The FBI has officially put the Internet of Things on its watch list, citing security concerns about connected devices and how “cybercriminals” could exploit them. Included in the list of devices are lighting and HVAC systems, security cameras, medical devices, wearables, and smart appliances. The one thing missing? Cars. Is that a blindspot for the FBI or does the agency believe transportation security concerns deserve their own category? We’re guessing the latter.
IHS Automotive is out with a new report espousing the virtues of the connected car, noting the ability for over-the-air updates as a huge boon for automakers looking to push fixes and squash bugs in a more timely manner. The problem, as always, is implementation, with updates to core ECU software difficult for automakers to push out to vehicles on the road. Only a few automakers have integrated data connections in a small smattering of their vehicles, so they still have to rely on physical access to the car to update the software. Thankfully, that’s set to change, negating the need for dealers to install software themselves, and in the process, it could save automakers up to $35 billion by 2022.
Intel is establishing its own Automotive Security Review Board (ASRB) to research and collaborate with automakers and the suppliers they work with to keep vehicle computers on lock. The group, composed of researchers from around the world, is set to establish best practices and design recommendations for automotive systems, and unlike many other companies working the space, Intel plans to publish its findings publicly.
The town of Bethel, Alaska is an unlikely testbed for a car-free world. Of the 6,000 residents, very few own cars, instead opting for taxis and a flailing public transportation system. The reason? No roads lead in to or out of the city. The Atlantic has the story.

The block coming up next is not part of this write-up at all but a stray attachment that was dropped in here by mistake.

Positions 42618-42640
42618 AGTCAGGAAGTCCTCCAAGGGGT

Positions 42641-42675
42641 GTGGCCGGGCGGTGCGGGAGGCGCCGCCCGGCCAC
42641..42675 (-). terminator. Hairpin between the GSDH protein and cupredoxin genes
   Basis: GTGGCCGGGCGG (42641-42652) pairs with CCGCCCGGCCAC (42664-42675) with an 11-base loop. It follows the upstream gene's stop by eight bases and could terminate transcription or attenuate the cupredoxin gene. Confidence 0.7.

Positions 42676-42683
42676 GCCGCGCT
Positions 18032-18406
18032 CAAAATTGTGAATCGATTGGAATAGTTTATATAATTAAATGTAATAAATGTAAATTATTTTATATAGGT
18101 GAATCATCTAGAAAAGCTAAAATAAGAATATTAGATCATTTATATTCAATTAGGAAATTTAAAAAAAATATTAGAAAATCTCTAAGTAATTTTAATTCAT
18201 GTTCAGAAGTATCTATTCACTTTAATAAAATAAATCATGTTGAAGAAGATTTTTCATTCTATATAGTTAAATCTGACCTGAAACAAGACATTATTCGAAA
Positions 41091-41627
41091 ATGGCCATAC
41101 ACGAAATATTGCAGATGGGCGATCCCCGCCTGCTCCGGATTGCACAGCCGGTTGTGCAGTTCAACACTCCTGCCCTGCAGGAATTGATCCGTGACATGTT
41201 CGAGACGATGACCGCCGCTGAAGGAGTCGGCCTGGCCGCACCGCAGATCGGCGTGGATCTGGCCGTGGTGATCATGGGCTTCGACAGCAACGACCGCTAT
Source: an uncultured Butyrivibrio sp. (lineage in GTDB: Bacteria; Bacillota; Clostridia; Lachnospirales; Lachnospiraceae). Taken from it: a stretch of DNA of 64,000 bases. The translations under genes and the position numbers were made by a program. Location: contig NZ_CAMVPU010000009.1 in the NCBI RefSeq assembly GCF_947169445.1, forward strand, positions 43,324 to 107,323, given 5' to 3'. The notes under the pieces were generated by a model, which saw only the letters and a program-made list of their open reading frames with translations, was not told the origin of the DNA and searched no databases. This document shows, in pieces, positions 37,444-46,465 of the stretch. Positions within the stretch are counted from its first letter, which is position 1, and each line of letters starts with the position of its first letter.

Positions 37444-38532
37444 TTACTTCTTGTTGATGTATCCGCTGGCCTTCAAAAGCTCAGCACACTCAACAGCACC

Alex Roy, the man who made an (unofficial) record-setting run across the country back in 2006 doesn’t believe in the Automotive Singularity. Instead, he posits the idea of the Autonomotive Singularity, where humans – the weakest link in the transportation chain – are finally removed from the equation. “It is Uber meets Skynet,” Roy writes at Jalopnik. The piece meanders all over the place, but it’s a worthy read. Who would have thought that KITT was the most modern incarnation of our driving future?
BMW Gets More Connected, Samsung Takes On Android Auto, And How To Build A Smartphone-Controlled Garage Door Opener
Welcome to Digest, your regular dose of connected car news, updates, and opinions.
BMW rolled into Berlin’s IFA show with a new suite of ConnectedDrive apps and integrations. At Europe’s largest technology expo, the automaker showed off its new Apps for Automotive interface (A4A) that promises timely OTA software updates and more potential for third party apps. That includes a partnership with Deutsche Telekom’s Smart Home automation system that can control everything from room temperatures to SmartThings IoT devices. BMW also showed off a new i Remote app for the just-released Samsung Galaxy Gear S2 smartwatch, a streaming version of Germany’s n-tv news service, and further integration of GoPro cameras into the ConnectedDrive system to record video or take photos remotely.